Classic Era Warner Bros outakes, 1936-46. The breakdowns of 1941 part 1, part 2 The breakdowns of 1946. 1944
"The good people at Morphy Auctions gave me permission to show you these vintage (~1930s-50s) condom package designs." -- Cardhouse on historical condom packaging and design.
Are you trying to write a period-correct Captain America story or just have questions about NYC in the 1930s-40s in general? The tumblr Steve Rogers Is Historically Accurate is here to help.
The Trickster Prince is academic and historian Matt Houlbrook's blog about the ephemera and little-known stories of the English inter-war period (and before) with a focus on class-jumping, queer narratives, "faking it", and urban society in the 20s and 30s.
An amateur film shot in 1939 by French tourist Jean Vivier documents a trip to New York City, in color.
The Ministry Of Food was a British government ministerial posts separated from that of the Minister of Agriculture. A major task of the latter office was to oversee rationing in the United Kingdom arising out of World War II. They made many newsreels and PSAs to inform the citizenry how to use the food rationing system: Rationing is introduced in 1939 The new ration books are coming! Cod Liver Oil Here's spud in your eye Don't cut that bread! DON'T WASTE FOOD! Dig For Victory! Milk is here! In addition, some short films instructed people in how to best use the new rationing system : Two Cooks And A Cabbage How To Make Tea Rabbit Pie Buying black market meat: a Partner in CRIME A US view explaining UK rationing to the States.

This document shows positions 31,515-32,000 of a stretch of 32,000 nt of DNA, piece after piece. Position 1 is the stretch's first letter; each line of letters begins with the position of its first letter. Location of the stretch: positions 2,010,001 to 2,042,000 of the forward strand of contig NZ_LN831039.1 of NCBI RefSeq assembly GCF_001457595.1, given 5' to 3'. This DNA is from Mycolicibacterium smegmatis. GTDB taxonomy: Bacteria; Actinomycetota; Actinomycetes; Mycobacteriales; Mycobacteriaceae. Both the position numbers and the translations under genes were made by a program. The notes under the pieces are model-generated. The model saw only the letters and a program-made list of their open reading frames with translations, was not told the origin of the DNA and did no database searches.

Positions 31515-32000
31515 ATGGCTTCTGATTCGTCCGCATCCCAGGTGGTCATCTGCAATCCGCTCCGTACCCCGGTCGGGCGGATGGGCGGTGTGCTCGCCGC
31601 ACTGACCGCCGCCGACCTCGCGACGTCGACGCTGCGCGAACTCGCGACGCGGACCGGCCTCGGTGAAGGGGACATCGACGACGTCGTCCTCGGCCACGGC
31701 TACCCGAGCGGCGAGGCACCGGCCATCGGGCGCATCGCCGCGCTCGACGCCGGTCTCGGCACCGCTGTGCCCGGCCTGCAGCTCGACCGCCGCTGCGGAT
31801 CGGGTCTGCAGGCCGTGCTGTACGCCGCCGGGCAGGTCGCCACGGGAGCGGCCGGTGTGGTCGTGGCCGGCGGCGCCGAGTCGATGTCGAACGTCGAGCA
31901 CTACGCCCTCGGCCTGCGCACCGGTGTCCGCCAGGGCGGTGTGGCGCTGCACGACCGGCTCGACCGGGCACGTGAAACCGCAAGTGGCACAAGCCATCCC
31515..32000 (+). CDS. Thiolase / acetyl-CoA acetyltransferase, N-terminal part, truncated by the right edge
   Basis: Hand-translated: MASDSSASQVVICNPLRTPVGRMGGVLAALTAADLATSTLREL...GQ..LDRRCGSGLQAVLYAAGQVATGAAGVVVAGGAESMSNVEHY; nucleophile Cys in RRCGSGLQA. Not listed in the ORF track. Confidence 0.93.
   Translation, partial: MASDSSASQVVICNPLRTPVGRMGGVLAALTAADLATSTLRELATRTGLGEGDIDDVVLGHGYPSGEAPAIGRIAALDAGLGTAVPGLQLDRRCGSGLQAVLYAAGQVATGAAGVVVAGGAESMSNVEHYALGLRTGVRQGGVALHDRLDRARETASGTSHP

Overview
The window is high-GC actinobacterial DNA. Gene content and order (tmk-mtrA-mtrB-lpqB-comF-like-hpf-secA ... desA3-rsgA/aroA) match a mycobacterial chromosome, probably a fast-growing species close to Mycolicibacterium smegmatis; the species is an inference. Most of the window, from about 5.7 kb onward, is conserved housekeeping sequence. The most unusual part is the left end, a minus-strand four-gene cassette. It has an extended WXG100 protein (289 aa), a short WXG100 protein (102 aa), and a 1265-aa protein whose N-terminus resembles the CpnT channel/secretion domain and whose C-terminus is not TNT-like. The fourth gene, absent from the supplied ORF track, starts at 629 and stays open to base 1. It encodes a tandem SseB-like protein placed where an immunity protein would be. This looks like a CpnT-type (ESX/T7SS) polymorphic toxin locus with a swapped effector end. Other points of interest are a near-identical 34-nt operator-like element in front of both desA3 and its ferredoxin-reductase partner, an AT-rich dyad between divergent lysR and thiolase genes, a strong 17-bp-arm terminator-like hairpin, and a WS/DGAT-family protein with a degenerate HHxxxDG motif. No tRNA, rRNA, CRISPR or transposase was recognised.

“Today we have a new group of satirists who, at the same time that they bite the bourgeoisie, use only their lips, but not their teeth”
While he was contributing to the New Yorker as Syd Hoff, he was also contributing to the Daily Worker and New Masses as A. Redfield — the pseudonym he adopted for his radical work, The Ruling Clawss (Daily Worker, 1935) a collection of surprisingly relevant cartoons.
We've discussed it before but why not take a look at So You're Going To Fly, a 1939 Popular Mechanics article aimed at first-time flyers.